Daily Archives: January 27, 2010

Sandro Magister rapped over the knuckles by Cardinal Kasper

There is an old journalistic saying “publish and be damned”. That seems to be the motto of Sandro Magister on his website www.chiesa.espressonline.it

On Monday he published an excellent article reporting on the current state of Catholic-Orthodox dialogue. As the superlative journalist that he is, he sought to give “all the facts” and original sources for his story, including the working document for the current round of discussions of the Joint Coordinating Committee for the Theological Dialogue between the Roman Catholic Church and the Orthodox Church. This document, written by Aghios Nikolaos of Crete, is the basis for discussion of this very sensitive topic by the dialogue group, working under the joint chairmanship of Cardinal Kapser and Metropolitan Ioannis Zizioulas of Pergamum. Its existence was reported by Zenit last October. I immediately searched the net for it back then, but was disappointed to find that it was unavailable for consultation.

Imagine my delight then (and probably the delight of many ecumenists around the world and the equal horror of many who oppose the talks currently underway) when Magister made this document available – in English – on his website. It is an excellent round up of the first millenium situation, and raises many issues that I am sure will provide fruitful dialogue.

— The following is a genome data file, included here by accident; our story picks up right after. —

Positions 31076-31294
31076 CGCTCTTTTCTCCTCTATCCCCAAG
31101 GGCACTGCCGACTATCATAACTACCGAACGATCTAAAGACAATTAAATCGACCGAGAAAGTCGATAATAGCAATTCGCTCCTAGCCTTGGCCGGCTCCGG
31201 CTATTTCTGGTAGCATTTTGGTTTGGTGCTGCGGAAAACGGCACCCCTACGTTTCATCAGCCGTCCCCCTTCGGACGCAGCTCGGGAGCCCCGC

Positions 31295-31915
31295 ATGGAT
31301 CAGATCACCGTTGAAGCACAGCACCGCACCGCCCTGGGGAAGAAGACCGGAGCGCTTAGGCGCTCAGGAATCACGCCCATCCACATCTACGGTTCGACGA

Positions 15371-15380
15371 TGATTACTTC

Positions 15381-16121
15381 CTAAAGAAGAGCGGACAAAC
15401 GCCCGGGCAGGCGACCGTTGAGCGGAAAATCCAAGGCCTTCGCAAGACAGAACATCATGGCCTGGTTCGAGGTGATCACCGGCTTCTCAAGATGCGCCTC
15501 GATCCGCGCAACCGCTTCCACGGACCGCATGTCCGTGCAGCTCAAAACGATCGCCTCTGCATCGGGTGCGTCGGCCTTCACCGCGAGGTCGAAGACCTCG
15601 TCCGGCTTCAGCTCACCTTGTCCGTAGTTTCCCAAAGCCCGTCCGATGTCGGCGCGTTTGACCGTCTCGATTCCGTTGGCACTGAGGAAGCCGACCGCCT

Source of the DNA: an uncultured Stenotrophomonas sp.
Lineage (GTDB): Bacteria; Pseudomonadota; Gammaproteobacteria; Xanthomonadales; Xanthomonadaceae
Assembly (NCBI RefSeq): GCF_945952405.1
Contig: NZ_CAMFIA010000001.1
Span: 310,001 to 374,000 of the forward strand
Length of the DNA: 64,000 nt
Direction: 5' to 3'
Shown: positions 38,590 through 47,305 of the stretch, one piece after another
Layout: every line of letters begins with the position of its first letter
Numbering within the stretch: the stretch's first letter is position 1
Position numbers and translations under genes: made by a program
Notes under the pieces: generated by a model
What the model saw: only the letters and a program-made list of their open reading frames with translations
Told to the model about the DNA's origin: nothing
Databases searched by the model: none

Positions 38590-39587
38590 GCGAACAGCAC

Not all were so delighted. The Pontifical Council for the Promotion of Christian Unity “were not amused”, and issued a press statement to say so:

“The Pontifical Council for Promoting Christian Unity has learned with disappointment that a media outlet has published a test currently being examined by the Joint International Commission for Theological Dialogue between the Catholic Church and the Orthodox Church.

“The document published is a draft text consisting of a list of themes to be studied and examined in greater depth, and has been only minimally discussed by the said commission.

“In the last meeting of the Joint International Commission for Theological Dialogue between the Catholic Church and the Orthodox Church, held in Paphos, Cyprus, last October, it was specifically established that the text would not be published until it had been fully and completely examined by the Commission.

“As yet there is no agreed document and, hence, the text published has no authority or official status.”

To his credit, Magister published this statement as a post-script update to his article. To date, however, he has not taken it off his site.

As long as the PCPCU’s statement that this is not an “agreed document” and hence “the text published has no authority or official status” is kept in mind, I see no danger in its publication. As I said, it is an excellent summary of the topic, factual (as far as I can tell) in all its details.

We on this blog of course pray for the success of the talks and that one day we will have an “agreed document” to share.